Pita Bread

Every summer growing up, my mother was sent to stay with her Aunt Rifkah in Taybeh (yes, the same Taybeh that makes he delicious beer…. and the one Jesus stayed in). She says that her aunt would wake up in the early hours of the morning to make fresh pita bread. she would then wake up her rabble of visiting nieces and nephews and as the sun began to rise they would all set off down the road out of town to my Aunt’s lands. Once there they would be put to work climbing fig trees to collect the fruit and collecting vine leaves from the grape vines that used to snake along the floor- a traditional practice which decades later i would be training women how to build frames to grow their grapes along! (life can be so odd…..) . After a good few hours of work in the sun, Rifkah would unload a basket that she can carried on her head and out would come the freshly made pita breads, boiled eggs, freshly made cheese, tomatoes and cucumbers, zayt and za’atar; in the shade of the trees protecting them from the hotting sun, they would have their breakfast.

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Labaneh Balls

You may have already dried our Labaneh dip with chili and walnuts. its delicious. its not hard to make labaneh, you just hang up some yoghurt in a muslin and go to sleep. Despite it being very easy, its even easier to just get some out of your fridge in the morning. So if you make a lot you can preserve some and they will last you months.

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Sumac Eggs

Believe it or not this is basically a weekday breakfast in Palestine. Its simple enough if you aren’t making the labaneh and bread from scratch and you already have them in your fridge/ freezer. Just fry up some eggs and chop some tomatoes. this is a good breakfast for 4.

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Whipped Feta Yoghurt with garlic roast aubergines

This dish is one of my mother’s favourites. The garlic, aubergine, parsley and olive oil combination is a traditional and classic combination in Palestine. We have added the feta yoghurt to this traditional dish to make it a whole lunch that you only need mint tea and warm bread to make perfect. the aubergines are traditionally deep-fried, but we increasingly bake in the oven- its easier and healthier as i work to shift the baby weight!

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Ka’ak al Quds

In Jerusalem, street corners are bustling with street sellers who have wooden carts piled high with Ka’ak. You can stop by or call out of your car for the Ka’ak, baked eggs, falafel and tiny parcels made of old Arabic newspapers willed with salt or za’atar. they call out that they have fresh ka’ak and are usually sold out before the morning is done. It makes a pretty perfect breakfast. In Palestine, people get to work extremely early in the morning and then stop for breakfast with their colleagues in the office kitchen at about 9am and its oven ka’ak with a selection of cheese, vegetables, yoghurt, hummus and falafel enjoyed with hot sweet minty tea.

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Chili Ful with Tahini Yoghurt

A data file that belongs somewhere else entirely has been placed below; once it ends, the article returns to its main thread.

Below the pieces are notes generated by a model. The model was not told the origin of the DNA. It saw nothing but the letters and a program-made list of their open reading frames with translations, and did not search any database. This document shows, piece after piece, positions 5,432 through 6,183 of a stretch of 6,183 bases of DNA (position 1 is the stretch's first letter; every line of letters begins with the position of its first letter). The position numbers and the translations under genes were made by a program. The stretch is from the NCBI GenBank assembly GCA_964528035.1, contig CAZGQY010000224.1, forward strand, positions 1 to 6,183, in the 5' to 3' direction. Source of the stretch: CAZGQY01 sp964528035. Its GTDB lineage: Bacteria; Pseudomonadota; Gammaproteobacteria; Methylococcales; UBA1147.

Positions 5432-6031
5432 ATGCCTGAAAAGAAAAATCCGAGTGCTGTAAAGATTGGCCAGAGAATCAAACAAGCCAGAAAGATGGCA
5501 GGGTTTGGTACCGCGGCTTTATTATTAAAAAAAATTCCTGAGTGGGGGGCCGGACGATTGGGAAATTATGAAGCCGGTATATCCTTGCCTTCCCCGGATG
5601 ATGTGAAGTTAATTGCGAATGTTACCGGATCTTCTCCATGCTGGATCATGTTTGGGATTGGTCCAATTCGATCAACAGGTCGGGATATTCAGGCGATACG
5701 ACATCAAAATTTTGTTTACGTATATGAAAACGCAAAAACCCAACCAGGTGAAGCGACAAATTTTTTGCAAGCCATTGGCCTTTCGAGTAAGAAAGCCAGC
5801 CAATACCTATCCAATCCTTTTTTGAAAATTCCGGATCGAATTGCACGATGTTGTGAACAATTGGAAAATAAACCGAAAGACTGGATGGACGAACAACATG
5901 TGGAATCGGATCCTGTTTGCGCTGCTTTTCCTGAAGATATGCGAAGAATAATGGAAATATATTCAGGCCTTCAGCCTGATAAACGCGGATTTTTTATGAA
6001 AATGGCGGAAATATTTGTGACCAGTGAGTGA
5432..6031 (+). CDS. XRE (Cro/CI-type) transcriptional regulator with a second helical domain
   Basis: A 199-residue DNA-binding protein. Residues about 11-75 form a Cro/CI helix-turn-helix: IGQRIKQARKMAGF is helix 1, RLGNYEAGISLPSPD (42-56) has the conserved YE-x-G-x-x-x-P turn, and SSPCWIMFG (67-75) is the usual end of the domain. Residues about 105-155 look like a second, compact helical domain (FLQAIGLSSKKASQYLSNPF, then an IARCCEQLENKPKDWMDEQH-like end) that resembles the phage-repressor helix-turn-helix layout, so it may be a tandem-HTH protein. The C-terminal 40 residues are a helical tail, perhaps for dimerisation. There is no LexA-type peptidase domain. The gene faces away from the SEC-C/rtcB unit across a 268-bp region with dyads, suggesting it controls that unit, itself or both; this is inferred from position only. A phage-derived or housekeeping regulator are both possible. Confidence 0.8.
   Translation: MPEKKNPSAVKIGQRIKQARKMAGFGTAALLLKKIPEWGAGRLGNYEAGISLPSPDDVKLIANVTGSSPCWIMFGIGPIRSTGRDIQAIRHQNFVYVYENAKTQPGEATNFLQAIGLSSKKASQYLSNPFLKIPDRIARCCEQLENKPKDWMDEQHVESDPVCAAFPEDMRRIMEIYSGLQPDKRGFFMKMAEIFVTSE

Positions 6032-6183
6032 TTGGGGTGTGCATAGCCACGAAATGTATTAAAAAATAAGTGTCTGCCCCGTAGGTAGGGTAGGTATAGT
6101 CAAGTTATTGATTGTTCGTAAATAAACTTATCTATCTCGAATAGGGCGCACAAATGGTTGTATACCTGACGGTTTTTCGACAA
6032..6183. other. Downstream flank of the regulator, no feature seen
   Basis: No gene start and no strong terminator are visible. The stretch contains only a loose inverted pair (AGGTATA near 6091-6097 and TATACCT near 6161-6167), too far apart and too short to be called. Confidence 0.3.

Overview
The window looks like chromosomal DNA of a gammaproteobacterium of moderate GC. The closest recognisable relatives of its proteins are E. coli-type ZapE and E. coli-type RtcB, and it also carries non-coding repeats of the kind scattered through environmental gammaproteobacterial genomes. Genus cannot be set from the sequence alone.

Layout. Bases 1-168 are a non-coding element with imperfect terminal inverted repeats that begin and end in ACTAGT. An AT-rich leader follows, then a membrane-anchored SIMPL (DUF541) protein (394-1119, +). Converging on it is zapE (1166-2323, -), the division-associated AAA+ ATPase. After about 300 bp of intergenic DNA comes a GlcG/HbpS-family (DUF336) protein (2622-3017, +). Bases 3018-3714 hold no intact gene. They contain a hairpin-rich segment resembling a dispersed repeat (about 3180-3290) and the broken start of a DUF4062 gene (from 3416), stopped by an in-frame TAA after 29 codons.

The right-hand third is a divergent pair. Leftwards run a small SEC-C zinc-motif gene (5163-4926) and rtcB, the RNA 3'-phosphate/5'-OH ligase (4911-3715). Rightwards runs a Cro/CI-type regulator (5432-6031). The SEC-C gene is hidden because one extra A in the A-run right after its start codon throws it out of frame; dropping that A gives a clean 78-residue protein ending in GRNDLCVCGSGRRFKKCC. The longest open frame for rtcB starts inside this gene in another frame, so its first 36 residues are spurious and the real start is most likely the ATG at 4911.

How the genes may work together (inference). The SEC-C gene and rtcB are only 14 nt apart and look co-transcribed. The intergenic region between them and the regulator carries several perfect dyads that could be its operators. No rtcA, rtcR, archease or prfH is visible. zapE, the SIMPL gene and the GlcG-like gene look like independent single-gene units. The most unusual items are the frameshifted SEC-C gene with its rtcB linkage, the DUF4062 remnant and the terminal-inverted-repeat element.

This dish always reminds me of going to Gaza. We used to stop for lunch near the beach at Khan Younis in between visiting communities and projects. I always let my friend Azzam order for me as he is a real foodie and its great to eat to someone else’s taste every so often. He always used to order a minty, yoghurty, hummusy dish which was served warm and had an unreal amount of spice on it- a lot of Gazan food is very spicy.

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Palestinian Chips

People mock me when I call these Palestinian chips.  As if putting the word Palestinian in front of them make them somehow different, or gives even the humble chip a Palestinian origin like we seem to be able to do with almost everything else!  But honestly, they are different.  Not just the shape, which is actually absolutely essential to their identity- just ask Mama!-  but also the amount of salt and PEPPER you put on them.  you must actually be able to taste strong pepper and it makes them delicious.  You will find these in every Falafel place in Palestine and of course in my house. 

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Falafel

I know that we are all supposed to love and admire vegetarians and vegans for their sacrifices for the planet and all but honestly, I still haven’t fully forgiven them for ruining the falafel.  In the 1990s and 2000s, all these trendy vegetarian restaurants popped up serving dry and crusty BAKED falafel.  I mean, honestly.  Whenever someone tells me that they don’t like falafel, I simply assume they have only tried this type and so don’t take them too seriously. 

Let me tell you about a small standing only restaurant in Bethlehem called Afteem, just down a small alley from the hot and busy Manger Square where a giant gas fired wok of oil is perched on the pavement frying thousands of falafel a day which are then-still warm-pressed into fluffy pitta breads, nestled amongst fresh and crunchy chopped vegetables and pickles, and drenched in Badounsia (a punchy tahini and parsley sauce). 

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